Sarles talks about Metro goals
Richard Sarles, the no-longer-interim general manager of Metro, met with the Metro RIders' Advisory Council last night to outline his goals and answer some frequently asked questions.
He addressed one of my readers' frequently asked questions about when we might see a return to automatic train controls: It's extremely unlikely that will occur this year. Way too much work remains to comply with the recommendations of the National Transportation Safety Board in its report on the June 2009 Red Line crash. After that, systems must be tested to assure that they are safe for automatic operation.
So operator control of the trains, imposed right after the 2009 crash, will almost certainly continue beyond 2011.
His discussion with the riders council was heavy on the steep challenges ahead in restoring Metro to the service heyday of long ago. In fact, it was downright gloomy. The Sarles plan is about restoring Metro to a "state of good repair," not about expanding its capacity to deal with crowding. The new rail cars on order will provide service on the first phase of the Dulles line (not being built by Metro) and will replace the oldest cars in the fleet. That doesn't deal with the capacity issues of today and tomorrow.
The repair efforts for tracks, tunnels and stations will become more aggressive this year. That's certainly a good thing, but it means that riders are more likely to encounter disruptions. Sarles says there's no other way. Past programs that emphasized uninterrupted service had the unintended consequence of slowing needed repairs, he said.
Meanwhile, Sarles continues to worry about Metro funding. The transit authority is asking the local jurisdictions to kick in $72 million more for the next operating budget, starting in July. Also, it's unclear at the moment whether Congress will make available the next $150 million capital budget contribution that the jurisdictions have pledged to match -- if it's there.
This was getting so discouraging that I had to ask him to name a few things likely to be visibly better this year, for those of us who need some instant gratification. He cited the new escalators and stairway coming for riders at Foggy Bottom. The Metrobus fleet is as young as it's ever been, and 100 new buses will enter service this year. Transit police have moved more officers into the system, emphasizing a presence at particular stations downtown where more enforcement is needed.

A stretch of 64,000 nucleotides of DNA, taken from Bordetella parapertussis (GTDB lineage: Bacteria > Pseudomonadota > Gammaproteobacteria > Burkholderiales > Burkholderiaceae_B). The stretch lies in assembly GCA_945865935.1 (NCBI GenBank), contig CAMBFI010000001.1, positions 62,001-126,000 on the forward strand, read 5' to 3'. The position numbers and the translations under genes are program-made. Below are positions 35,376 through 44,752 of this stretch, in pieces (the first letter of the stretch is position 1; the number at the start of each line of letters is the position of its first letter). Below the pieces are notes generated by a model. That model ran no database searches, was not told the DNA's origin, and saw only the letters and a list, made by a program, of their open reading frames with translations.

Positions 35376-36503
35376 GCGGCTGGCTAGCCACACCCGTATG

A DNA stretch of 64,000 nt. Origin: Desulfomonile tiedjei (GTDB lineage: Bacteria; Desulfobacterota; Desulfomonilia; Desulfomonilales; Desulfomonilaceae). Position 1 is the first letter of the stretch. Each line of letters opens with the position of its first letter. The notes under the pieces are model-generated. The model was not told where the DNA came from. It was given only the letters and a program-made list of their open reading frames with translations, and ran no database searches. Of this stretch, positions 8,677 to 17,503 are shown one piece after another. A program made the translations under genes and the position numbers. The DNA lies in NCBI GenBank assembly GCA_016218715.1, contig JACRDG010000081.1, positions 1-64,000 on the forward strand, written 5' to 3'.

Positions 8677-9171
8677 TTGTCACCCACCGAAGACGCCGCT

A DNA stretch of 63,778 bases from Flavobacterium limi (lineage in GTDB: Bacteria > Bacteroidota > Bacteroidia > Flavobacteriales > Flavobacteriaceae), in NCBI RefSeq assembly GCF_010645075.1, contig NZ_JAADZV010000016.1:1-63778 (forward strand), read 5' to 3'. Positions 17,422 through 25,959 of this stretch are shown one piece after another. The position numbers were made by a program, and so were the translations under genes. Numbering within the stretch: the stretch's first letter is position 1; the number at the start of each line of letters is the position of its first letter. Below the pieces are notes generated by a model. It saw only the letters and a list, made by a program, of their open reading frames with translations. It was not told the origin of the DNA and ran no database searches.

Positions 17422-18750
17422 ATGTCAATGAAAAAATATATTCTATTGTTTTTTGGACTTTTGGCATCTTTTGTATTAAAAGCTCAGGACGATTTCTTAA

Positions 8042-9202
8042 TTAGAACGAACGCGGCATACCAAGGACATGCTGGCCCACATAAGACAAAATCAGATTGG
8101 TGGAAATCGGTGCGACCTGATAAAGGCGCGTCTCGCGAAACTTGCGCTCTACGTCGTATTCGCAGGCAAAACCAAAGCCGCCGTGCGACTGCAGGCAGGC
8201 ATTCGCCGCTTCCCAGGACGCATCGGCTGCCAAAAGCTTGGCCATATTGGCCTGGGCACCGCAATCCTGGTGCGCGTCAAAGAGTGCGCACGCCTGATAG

Riders on the sections of the Red Line that are undergoing long-term rehabilitation should begin to experience a smoother, more reliable ride, which would be no small achievement. Sarles describes an overall maintenance program for rail that he believes will reduced the number of cracked rails that disrupt service. The replacement program for insulators should reduce instances when these third-rail protectors arc and smoke, another source of delays.
As he described these very welcome improvements, I thought about how he sees his own slice of Metro history. This course of restoring the system's glory will take many years. He'll be like the baseball manager hired for the team's "rebuilding" phase who eventually hands off to the new manager who takes the team to the World Series.
He says he's okay with that idea. During four decades in the transit industry, he's had a variety of experiences as a manager: He's been the one who benefited from the work of his predecessors and he's also been the one who does the unsexy groundwork for future success. What you can do in the latter case, he said, is go back and look at some transit improvement that wasn't even in the planning phase before you contributed the idea.
One reason for optimism: Sarles, 65, originally was hired to a temporary job, and everyone knew it. If he had looked around at his staff and at the state of the system and said, "This is impossible," he could have cut and run, and no one could have faulted him. The fact that he looked around and decided he wanted to stay might be one of our strongest sources of encouragement about the future of Metro.
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